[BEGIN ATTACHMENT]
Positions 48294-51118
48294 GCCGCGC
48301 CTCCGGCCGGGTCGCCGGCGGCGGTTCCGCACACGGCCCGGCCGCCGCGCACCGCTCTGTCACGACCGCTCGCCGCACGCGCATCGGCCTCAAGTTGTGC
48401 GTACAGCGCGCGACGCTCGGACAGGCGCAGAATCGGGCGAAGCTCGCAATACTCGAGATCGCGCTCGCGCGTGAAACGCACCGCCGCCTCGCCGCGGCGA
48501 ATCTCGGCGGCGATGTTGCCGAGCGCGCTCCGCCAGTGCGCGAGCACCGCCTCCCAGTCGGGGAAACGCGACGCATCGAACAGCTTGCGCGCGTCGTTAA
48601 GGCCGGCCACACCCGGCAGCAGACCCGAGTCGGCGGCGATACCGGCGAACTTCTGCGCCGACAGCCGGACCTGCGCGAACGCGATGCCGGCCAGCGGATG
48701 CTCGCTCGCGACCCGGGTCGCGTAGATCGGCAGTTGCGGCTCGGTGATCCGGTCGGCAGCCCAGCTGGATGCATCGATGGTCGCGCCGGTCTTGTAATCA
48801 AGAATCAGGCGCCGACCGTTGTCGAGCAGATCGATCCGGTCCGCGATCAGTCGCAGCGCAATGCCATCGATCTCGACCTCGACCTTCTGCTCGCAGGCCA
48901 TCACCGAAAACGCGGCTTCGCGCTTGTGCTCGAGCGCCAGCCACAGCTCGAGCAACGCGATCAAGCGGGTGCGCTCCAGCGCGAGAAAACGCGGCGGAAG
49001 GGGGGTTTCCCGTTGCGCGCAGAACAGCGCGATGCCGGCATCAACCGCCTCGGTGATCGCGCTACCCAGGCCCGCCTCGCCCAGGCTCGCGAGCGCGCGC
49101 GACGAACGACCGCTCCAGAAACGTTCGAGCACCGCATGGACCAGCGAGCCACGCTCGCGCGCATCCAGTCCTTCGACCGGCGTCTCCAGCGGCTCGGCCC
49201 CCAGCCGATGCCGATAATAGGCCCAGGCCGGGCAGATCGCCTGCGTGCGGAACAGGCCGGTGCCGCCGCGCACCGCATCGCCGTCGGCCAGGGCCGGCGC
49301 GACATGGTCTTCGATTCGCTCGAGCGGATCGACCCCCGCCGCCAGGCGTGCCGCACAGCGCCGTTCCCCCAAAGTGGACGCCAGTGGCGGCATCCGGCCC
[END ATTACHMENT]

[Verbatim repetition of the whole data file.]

Positions 48294-51118
48294 GCCGCGC
48301 CTCCGGCCGGGTCGCCGGCGGCGGTTCCGCACACGGCCCGGCCGCCGCGCACCGCTCTGTCACGACCGCTCGCCGCACGCGCATCGGCCTCAAGTTGTGC
48401 GTACAGCGCGCGACGCTCGGACAGGCGCAGAATCGGGCGAAGCTCGCAATACTCGAGATCGCGCTCGCGCGTGAAACGCACCGCCGCCTCGCCGCGGCGA
48501 ATCTCGGCGGCGATGTTGCCGAGCGCGCTCCGCCAGTGCGCGAGCACCGCCTCCCAGTCGGGGAAACGCGACGCATCGAACAGCTTGCGCGCGTCGTTAA
48601 GGCCGGCCACACCCGGCAGCAGACCCGAGTCGGCGGCGATACCGGCGAACTTCTGCGCCGACAGCCGGACCTGCGCGAACGCGATGCCGGCCAGCGGATG
48701 CTCGCTCGCGACCCGGGTCGCGTAGATCGGCAGTTGCGGCTCGGTGATCCGGTCGGCAGCCCAGCTGGATGCATCGATGGTCGCGCCGGTCTTGTAATCA
48801 AGAATCAGGCGCCGACCGTTGTCGAGCAGATCGATCCGGTCCGCGATCAGTCGCAGCGCAATGCCATCGATCTCGACCTCGACCTTCTGCTCGCAGGCCA
48901 TCACCGAAAACGCGGCTTCGCGCTTGTGCTCGAGCGCCAGCCACAGCTCGAGCAACGCGATCAAGCGGGTGCGCTCCAGCGCGAGAAAACGCGGCGGAAG
49001 GGGGGTTTCCCGTTGCGCGCAGAACAGCGCGATGCCGGCATCAACCGCCTCGGTGATCGCGCTACCCAGGCCCGCCTCGCCCAGGCTCGCGAGCGCGCGC
49101 GACGAACGACCGCTCCAGAAACGTTCGAGCACCGCATGGACCAGCGAGCCACGCTCGCGCGCATCCAGTCCTTCGACCGGCGTCTCCAGCGGCTCGGCCC
49201 CCAGCCGATGCCGATAATAGGCCCAGGCCGGGCAGATCGCCTGCGTGCGGAACAGGCCGGTGCCGCCGCGCACCGCATCGCCGTCGGCCAGGGCCGGCGC
49301 GACATGGTCTTCGATTCGCTCGAGCGGATCGACCCCCGCCGCCAGGCGTGCCGCACAGCGCCGTTCCCCCAAAGTGGACGCCAGTGGCGGCATCCGGCCC